“There was this surge of people, of women, in law school. …They were really different from my generation — all we tried to do was not be noticed and to assimilate. But they didn’t. They said, ‘What is this? You got us here and nobody pays any attention to us and there are no women professors!’ That’s what they really went for,” Babcock recalled in the 2016 Stanford Lawyer interview. Babcock had taught the same class at Yale Law before being considered for the Stanford Law faculty.
“When I became dean, my priority was to change the sad reality that we had no women or people of color on the faculty. We were all white men,” says Tom Ehrlich, dean of Stanford Law from 1971 through 1976, who went on to serve as the first president of the Legal Services Corporation in Washington, D.C. “Barbara stood out for her abilities and what she had done in the Public Defender’s office. She was also brilliant.”
Ehrlich recalls the turbulent atmosphere on campus and across the country in 1972, with protests against the Vietnam War and movements for equality and justice. Along with the students, the faculty was changing. And Babcock’s hire was an important part of that change.
“It quickly became apparent to everyone that she was a terrific addition to the faculty. Her success here made it easier to hire more women on the faculty,” he says. “She was a pathbreaker on many levels. She stands very tall in the history of Stanford Law School.” Babcock was selected by the graduating class four times to receive the coveted John Bingham Hurlbut Award for Excellence in Teaching.
But Babcock’s influence went beyond the classroom; she became a role model for countless students.
“When I arrived at the law school in 1971, the faculty had not one female member. The following year, Barbara Babcock joined the faculty and the law school changed forever,” recalls Judge LaDoris Cordell, JD ’74, retired judge of the Superior Court of California who was assistant dean for the Office of Student Affairs at Stanford Law School from 1978 to 1982. “Barbara Babcock changed my life for the better. She was my professor, my mentor, and my dear, dear friend. A terrific teacher, Barbara loved the law and adored her students, who, like me, adored her.”
“Anyone who had Civ Pro with Barbara Babcock came to understand within about a week that it would be unlike any other mandatory 1L course, and possibly unlike anything else we would do at law school,” says Dahlia Lithwick, JD ’96, who now covers the U.S. Supreme Court for Slate. “Under cover of teaching us dry rules of procedure, Babcock was putting on a clinic about civil justice, racial equality, poverty, and the importance of lawyers in society. And under cover of her folksy and hilarious ‘bon mots’ she was teaching us that it was possible to be a warm, compassionate, and moral attorney. I’m not sure we knew how subversive this all was until much later. But for many of us, hers was the compass we followed for years and decades.”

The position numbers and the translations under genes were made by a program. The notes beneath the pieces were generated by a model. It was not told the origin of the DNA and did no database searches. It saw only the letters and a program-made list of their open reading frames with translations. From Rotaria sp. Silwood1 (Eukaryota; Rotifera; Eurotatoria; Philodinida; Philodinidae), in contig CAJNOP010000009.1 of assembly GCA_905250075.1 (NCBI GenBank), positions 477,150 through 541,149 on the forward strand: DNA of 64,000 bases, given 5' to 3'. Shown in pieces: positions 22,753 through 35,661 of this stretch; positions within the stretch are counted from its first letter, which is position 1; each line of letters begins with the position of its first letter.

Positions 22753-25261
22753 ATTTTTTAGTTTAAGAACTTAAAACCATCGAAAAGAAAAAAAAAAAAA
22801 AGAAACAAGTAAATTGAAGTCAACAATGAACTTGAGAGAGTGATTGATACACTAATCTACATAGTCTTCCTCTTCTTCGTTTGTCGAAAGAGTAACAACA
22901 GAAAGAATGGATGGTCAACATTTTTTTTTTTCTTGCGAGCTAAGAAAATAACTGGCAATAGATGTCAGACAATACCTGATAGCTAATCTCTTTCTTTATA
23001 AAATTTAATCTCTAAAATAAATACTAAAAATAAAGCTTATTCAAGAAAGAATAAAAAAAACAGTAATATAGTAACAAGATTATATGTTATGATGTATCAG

“We became good friends right from the start,” says retired district court Judge Thelton Henderson, who was recruited to Stanford Law School in 1968 as the first assistant dean in charge of minority admissions. “She brought in a feminist sensibility and she had a huge influence on the law school — a huge influence at every level. There must be hundreds of women lawyers out there that she inspired and sent out into the world and made them feel whole. She also recommended many talented students for clerkships.”
One such student was Norm Spaulding, JD ’97, Nelson Bowman Sweitzer and Marie B. Sweitzer Professor of Law. “To everyone who had her as a teacher, Barbara was a beacon — a constant, reassuring reminder that we had made the right choice in coming to law as a calling and to Stanford to study it, that a life spent in the practice of law could be fascinating, meaningful, fun work, that we could improve the law, the profession, and the lives of ordinary people,” Spaulding recalls. “I would not have finished law school without her support and guidance, and I know I am not alone in that. Few rise as high as she and then reach down to pull so many up alongside, shoulder their burdens, and launch them still farther. Fewer still do it with her eagerness, wide open heart, and grace.”
And her storytelling was legendary.
“Two of her courtroom stories stand out: She told us that as a defense attorney, during jury selection, she would ask prospective jurors if they had any opinion about the guilt or innocence of her client. They would shake their heads, indicating that they had no opinion. ‘Wrong!’ she would scold. ‘He’s innocent. Innocent until the prosecution proves otherwise beyond reasonable doubt.’ She also said that she bristled when prosecutors introduced themselves as representing ‘The People.’ She said that as a public defender she represented the people too — ‘just one at a time,’ ” recalls Michael Romano, JD ’04, director of Stanford Law’s Three Strikes Project.
Critically, Babcock brought practical legal experience and a commitment to clinical education to Stanford. Nancy Hendry, JD ’75, former general counsel of the Peace Corps and vice president and deputy general counsel of the Public Broadcasting Service who now serves as a senior adviser for the International Association of Women Judges, recalls taking the first clinic Babcock taught in the fall of 1974 that focused on sexual discrimination cases.
“The clinic provided an analytical framework and vocabulary to deal with these big issues that larger society and the law school were dealing with,” Hendry says. Babcock enlisted women lawyers from the public interest firm she co-founded, Equal Rights Advocates. “Barbara was a big piece of making these issues important and valued.”
From 1977 to 1979, Babcock took a brief leave from Stanford to serve as assistant attorney general for the Civil Division in the U.S. Department of Justice in the Carter administration, but afterwards she quickly returned to teaching and tackling big issues at Stanford.